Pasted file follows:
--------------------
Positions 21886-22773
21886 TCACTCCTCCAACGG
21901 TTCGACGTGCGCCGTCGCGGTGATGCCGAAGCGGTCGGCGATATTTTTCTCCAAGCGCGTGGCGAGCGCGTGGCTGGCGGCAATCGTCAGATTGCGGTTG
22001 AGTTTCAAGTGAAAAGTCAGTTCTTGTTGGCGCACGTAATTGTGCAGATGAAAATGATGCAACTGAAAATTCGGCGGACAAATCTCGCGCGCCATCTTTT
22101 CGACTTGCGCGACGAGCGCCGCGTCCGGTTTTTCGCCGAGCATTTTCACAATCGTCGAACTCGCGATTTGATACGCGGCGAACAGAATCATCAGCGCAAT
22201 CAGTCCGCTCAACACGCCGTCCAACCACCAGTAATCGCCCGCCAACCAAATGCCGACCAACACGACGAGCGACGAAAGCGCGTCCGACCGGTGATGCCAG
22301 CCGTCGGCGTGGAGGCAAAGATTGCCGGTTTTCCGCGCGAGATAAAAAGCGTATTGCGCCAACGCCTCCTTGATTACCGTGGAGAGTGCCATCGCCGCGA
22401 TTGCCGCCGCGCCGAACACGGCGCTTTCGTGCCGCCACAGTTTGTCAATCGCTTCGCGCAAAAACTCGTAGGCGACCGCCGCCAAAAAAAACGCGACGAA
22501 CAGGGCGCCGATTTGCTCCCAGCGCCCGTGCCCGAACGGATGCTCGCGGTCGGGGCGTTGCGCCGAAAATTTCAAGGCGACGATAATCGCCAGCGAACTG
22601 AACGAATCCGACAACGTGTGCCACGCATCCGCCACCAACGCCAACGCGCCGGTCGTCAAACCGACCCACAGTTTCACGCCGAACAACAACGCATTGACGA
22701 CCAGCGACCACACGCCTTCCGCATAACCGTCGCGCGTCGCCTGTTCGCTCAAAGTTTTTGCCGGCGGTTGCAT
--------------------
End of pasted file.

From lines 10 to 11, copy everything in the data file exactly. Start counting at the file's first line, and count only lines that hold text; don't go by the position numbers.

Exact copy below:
22601 AACGAATCCGACAACGTGTGCCACGCATCCGCCACCAACGCCAACGCGCCGGTCGTCAAACCGACCCACAGTTTCACGCCGAACAACAACGCATTGACGA
22701 CCAGCGACCACACGCCTTCCGCATAACCGTCGCGCGTCGCCTGTTCGCTCAAAGTTTTTGCCGGCGGTTGCAT